Now that I am no longer spending the bulk of my waking hours doing what my boss tells me to do, I’m beginning to entertain some heretical thoughts.
I am beginning to believe that civilization has so warped us that, to a greater or lesser degree, we have all forgotten who we really are. Perhaps some of us never knew. Who are we? We are each our own story, a culture of one. Our story begins at birth with a discovery, an exploration, a connection with the world around us. Whether we are human or animal, we are at first profoundly connected to the rest of the world through our senses. We are filled with wonder. We are incredibly vulnerable, but we are not helpless. It will take several years before the brainwashing of those who have forgotten who they really are convince us that without them, we are helpless. The real truth is that we are brilliantly equipped for survival. Evolution has seen to that.
If we were living outside of our terrible civilization, the first things we would learn would all be through our senses. Our senses are there to give us joy, to make us want to live, and to help us survive and thrive in communion with the rest of life on Earth of which we are a part. As animal babies we immediately start to move around and see, hear, feel, smell, and taste. We do the things that give us sensory pleasure. Our instincts guide us — they tell us to smell our Mother’s breath to learn what is good to eat, and find those things to eat, and, for reasons we don’t really understand, or need to, not to eat other things. And our instincts also tell us when to flee and what to flee from, when to migrate, and when to stay and, if need be, to fight. We learn enough language, depending on our species, to communicate the location of food, our presence, and the presence of danger, and to express ourselves. But most of our time for our whole lives is spent just experiencing sensations and enjoying life.
Those of us born into civilization soon start to follow a very different path. As our animal kin’s brains are forming to reflect the memories of sensation and place, ours are forming to reflect the language we our taught. Our sensory exploration and learning is interrupted, from a very young age, for abstract lessons of language. We are taught definitions, that what a thing is, is its word — kitten, puppy, Mommy. Bizarre learning that has no resonance in the three million years of instinctive knowledge wired into our DNA. And then, immediately, we are taught, and taught and taught what is ‘good’ and ‘bad’, what is ‘right’ and ‘wrong’, what is ‘rational’ and ‘irrational’, ‘logical’ and ‘foolish’. And we begin to be judged not on who were are (or, as the lessons proceed, who we used to be), but rather on what we’ve ‘learned’, what we ‘know’, and what we ‘possess’. And we are judged on how our behaviour reflects and reinforces that terrible learning — on our conformity (tellingly, we actually use this word in describing pet training ‘success’). For the rest of our lives we will be taught, and told, what to do, how to do it, and how to behave, learnings that are utterly abstract and disconnected from who we are (or were). We will, as we have been taught and told, fill our lives with arduous, full time work, with fearsome consequences if we ‘fail’ (poverty, being labeled and shunned as a ‘failure’, the shame and terror of not having enough). And finally, we become that abstract other that is our strange learnings and behaviours. We learn to live outside ourselves.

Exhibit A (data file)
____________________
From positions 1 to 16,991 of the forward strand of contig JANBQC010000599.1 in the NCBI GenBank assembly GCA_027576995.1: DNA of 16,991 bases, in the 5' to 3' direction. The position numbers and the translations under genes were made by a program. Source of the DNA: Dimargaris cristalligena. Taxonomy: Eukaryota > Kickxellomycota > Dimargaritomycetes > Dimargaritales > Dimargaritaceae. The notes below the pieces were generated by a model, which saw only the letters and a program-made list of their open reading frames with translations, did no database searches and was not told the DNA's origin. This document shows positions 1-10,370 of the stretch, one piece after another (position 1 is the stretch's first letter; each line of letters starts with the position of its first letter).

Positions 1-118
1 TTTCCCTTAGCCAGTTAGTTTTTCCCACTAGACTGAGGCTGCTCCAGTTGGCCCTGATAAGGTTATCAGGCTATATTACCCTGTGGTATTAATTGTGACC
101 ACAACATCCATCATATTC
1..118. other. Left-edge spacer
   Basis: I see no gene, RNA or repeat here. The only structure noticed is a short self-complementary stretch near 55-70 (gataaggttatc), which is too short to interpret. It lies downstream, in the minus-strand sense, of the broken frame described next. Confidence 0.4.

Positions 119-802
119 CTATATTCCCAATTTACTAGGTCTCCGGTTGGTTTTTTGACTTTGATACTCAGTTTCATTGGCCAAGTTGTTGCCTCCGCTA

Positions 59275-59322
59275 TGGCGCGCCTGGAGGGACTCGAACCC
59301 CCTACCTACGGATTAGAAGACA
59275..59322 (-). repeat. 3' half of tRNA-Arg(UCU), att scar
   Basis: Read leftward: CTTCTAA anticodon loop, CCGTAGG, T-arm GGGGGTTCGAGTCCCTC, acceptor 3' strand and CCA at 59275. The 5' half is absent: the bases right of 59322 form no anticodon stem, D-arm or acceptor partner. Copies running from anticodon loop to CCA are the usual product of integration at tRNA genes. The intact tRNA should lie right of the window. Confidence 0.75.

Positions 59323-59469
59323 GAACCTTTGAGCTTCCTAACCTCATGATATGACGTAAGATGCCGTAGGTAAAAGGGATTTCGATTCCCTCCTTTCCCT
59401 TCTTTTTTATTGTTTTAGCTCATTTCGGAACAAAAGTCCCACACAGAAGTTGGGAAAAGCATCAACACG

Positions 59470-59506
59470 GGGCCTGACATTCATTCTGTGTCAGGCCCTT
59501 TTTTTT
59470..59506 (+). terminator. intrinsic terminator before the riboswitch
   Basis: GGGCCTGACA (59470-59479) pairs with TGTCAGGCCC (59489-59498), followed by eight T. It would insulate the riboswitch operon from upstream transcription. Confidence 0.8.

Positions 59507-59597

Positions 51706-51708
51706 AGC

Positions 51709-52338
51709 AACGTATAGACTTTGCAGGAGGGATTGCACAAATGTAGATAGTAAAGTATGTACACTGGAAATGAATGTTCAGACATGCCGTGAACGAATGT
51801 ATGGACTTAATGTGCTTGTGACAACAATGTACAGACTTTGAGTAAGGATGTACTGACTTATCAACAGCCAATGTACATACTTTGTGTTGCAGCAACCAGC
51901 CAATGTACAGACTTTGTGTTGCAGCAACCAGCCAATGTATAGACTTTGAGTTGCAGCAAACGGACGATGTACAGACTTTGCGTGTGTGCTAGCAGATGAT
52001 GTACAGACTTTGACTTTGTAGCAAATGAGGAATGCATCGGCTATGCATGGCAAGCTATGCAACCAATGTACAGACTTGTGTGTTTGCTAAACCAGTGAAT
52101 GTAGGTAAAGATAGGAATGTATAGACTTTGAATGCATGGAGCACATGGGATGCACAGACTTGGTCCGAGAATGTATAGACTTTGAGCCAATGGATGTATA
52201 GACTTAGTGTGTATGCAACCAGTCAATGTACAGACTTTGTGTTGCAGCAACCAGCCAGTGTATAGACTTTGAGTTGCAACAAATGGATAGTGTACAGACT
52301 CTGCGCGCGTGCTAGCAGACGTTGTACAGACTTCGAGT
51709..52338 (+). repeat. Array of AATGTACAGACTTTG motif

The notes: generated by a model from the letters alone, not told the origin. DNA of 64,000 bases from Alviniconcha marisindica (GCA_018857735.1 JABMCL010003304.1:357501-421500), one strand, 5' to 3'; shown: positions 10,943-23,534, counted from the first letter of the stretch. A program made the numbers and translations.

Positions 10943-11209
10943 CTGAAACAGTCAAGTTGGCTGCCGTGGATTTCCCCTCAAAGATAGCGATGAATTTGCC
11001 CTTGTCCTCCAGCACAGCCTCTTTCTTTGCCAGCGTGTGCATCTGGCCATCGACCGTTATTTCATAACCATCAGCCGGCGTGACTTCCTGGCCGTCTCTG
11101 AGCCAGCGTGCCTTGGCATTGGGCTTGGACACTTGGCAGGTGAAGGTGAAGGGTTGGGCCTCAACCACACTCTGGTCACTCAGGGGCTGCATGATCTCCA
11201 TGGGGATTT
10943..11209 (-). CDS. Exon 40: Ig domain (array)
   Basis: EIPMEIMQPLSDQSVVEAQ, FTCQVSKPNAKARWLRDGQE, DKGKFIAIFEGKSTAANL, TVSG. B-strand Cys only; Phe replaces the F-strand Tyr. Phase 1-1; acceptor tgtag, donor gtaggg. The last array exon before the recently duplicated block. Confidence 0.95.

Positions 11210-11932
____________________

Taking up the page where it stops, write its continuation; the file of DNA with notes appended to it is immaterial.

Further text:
I will leave it to others (at least for now) to pass judgement on why we do this. I am, as usual, more interested in the solution than the definition or cause of the problem.
How can we reconnect with the true self that we leave behind when we take that strange abstract journey into otherhood? How can we remember who we are (or were) before this terrible world stole that identity from us? There are many ways to reacquire some of that subsersive knowledge. If you’re a woman, you’ll probably find it easier than men, because in my experience men are, for the most part, more enthusiastic about abstraction and all its rules, and less attuned to and comfortable with the sensory world.
Probably the easiest way is to spend time outside of civilization. Walk in the forest or the park, unassisted by and as far away from man-made artifacts as possible. Slow down. Stay, or keep doing it, until you feel yourself changing, until your abstract brain gets bored and turns off and your senses take over. Take along an animal friend to show you the way. Look Until You Really See: Move in close, so you divert attention from individual objects and start to see instead colour, texture, shape, shadow, reflection, pattern. Find an unusual perspective from which to look — get down on the ground and look up, look at something through trees, through a microscope, or by candlelight, anything that will let you see things differently from usual. Look at things under unusual conditions — in the fog, at night, right after a heavy rain, just at dawn or dusk. Stimulate your other right-brain senses — get your nose up close to things, listen to birds, or insects, or train whistles, or music. Walk in your bare feet. Walk or bicycle without a pre-determined destination, direction or time limit. Study something — birds at your bird-feeder, time-lapse of a flower over the course of a day or a week, a spider-web, how moving or dimming the lights in a room changes its character, how a bottle looks different when viewed from different angles.